|Gene:||pnp||Accession Numbers: EG10743 (MetaCyc), b3164, ECK3152|
Synonyms: bfl, PNPase
Species: Escherichia coli K-12 substr. MG1655
Component of: degradosome (extended summary available)
Subunit composition of
polynucleotide phosphorylase = [Pnp]3
polynucleotide phosphorylase monomer = Pnp
Polynucleotide phosphorylase (PNPase) is a 3' to 5' exonuclease and a 3'-terminal oligonucleotide polymerase. It degrades various mRNAs, is involved in cold shock regulation, is a part of tRNA maturation and degradation, adds heteropolymeric tails to some RNAs and is a component of the degradosome, a multienzyme complex that carries out RNA degradation.
PNPase is involved in general mRNA degradation. Loss of PNPase leads to an increase in steady-state levels of mRNA, as well as increasing mRNA half lives in the absence of the 3' exonuclease RNase II [Mohanty03, Kinscherf75]. PNPase also has a role in mRNA degradation during carbon starvation, where it may be required for breakdown of small rRNA fragments produced by other RNases [Kaplan74, Kaplan75].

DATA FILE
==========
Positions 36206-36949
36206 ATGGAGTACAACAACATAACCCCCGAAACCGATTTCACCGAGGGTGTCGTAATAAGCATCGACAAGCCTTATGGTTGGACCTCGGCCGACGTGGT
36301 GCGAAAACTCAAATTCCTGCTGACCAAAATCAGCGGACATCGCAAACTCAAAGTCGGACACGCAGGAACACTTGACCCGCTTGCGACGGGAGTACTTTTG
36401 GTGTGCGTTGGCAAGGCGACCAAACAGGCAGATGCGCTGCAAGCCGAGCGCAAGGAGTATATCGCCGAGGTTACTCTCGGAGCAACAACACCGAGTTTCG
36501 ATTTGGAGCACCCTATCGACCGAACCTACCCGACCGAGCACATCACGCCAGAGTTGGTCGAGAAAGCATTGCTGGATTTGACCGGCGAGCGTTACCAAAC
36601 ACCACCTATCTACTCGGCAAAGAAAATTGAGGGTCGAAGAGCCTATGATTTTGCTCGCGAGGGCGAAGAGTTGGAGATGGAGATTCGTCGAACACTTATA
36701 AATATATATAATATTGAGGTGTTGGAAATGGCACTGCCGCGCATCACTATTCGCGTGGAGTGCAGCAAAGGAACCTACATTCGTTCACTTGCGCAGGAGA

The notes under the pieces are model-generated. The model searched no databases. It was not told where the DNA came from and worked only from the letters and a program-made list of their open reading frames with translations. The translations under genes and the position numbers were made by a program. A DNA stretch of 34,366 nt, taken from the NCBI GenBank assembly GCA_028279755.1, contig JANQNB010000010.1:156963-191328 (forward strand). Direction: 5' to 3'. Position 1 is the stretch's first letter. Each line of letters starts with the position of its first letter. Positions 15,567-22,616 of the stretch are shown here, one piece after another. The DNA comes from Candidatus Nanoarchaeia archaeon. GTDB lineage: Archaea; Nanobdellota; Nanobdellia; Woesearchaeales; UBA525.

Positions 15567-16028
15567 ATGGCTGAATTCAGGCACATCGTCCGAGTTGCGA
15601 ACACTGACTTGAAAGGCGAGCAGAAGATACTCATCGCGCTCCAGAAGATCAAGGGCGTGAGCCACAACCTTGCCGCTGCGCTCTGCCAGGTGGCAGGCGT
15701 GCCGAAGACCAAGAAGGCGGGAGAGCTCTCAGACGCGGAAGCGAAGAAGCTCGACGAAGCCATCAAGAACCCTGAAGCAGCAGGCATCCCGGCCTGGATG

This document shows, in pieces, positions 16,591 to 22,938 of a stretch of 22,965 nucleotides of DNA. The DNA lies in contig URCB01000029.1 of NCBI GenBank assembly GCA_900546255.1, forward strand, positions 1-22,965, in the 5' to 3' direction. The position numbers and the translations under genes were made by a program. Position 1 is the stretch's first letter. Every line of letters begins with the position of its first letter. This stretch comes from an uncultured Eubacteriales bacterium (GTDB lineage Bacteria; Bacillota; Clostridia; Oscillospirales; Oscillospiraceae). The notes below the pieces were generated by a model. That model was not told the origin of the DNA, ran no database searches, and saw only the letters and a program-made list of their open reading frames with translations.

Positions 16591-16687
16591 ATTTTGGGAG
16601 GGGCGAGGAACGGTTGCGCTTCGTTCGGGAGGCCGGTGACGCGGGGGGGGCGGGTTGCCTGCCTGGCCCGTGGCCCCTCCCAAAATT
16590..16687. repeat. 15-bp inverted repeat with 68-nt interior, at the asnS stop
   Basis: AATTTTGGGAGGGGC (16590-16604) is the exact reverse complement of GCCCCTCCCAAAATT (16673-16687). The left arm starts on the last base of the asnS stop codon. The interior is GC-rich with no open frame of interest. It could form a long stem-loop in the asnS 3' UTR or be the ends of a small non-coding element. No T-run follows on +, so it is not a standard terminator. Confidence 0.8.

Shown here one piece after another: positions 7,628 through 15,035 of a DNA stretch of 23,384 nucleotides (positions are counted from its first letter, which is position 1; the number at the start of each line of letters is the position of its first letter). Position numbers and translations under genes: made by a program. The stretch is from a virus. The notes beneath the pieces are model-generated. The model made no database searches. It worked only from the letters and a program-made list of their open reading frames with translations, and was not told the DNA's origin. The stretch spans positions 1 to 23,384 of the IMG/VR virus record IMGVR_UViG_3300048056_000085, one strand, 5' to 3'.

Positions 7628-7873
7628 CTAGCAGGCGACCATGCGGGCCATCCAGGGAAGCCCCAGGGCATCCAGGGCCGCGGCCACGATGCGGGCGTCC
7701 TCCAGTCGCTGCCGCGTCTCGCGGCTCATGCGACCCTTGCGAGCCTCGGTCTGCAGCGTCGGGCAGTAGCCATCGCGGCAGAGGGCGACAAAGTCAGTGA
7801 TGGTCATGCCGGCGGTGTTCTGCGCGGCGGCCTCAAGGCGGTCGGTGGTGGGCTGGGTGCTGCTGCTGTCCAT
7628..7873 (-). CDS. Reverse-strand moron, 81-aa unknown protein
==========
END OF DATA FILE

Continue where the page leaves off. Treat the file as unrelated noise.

A number of specific PNPase substrates have been identified. PNPase is involved in degradation of lac mRNA, rnb mRNA, mRNA coding for ribosomal protein S20, and the RNA-OUT antisense RNA [HarEl79, Pepe94, Mackie89, Zilhao96]. It also degrades sok antisense RNA and thrS and rpsO mRNA following cleavage by RNase E [Dam97, Nogueira01, Braun96, Hajnsdorf94]. PNPase binds to but does not degrade RNA containing 8-oxoguanine [Hayakawa01].
PNPase-mediated degradation is required for regulation of the cold shock response. PNPase degrades a number of mRNAs induced by cold shock, including those coding for CspA, RbfA, CsdA, RpoE, RseA, Rnr and many others [Yamanaka01, Cairrao03, Polissi03]. The isolated PNPase S1 RNA-binding domain can complement a deletion in four cold-shock genes [Xia01].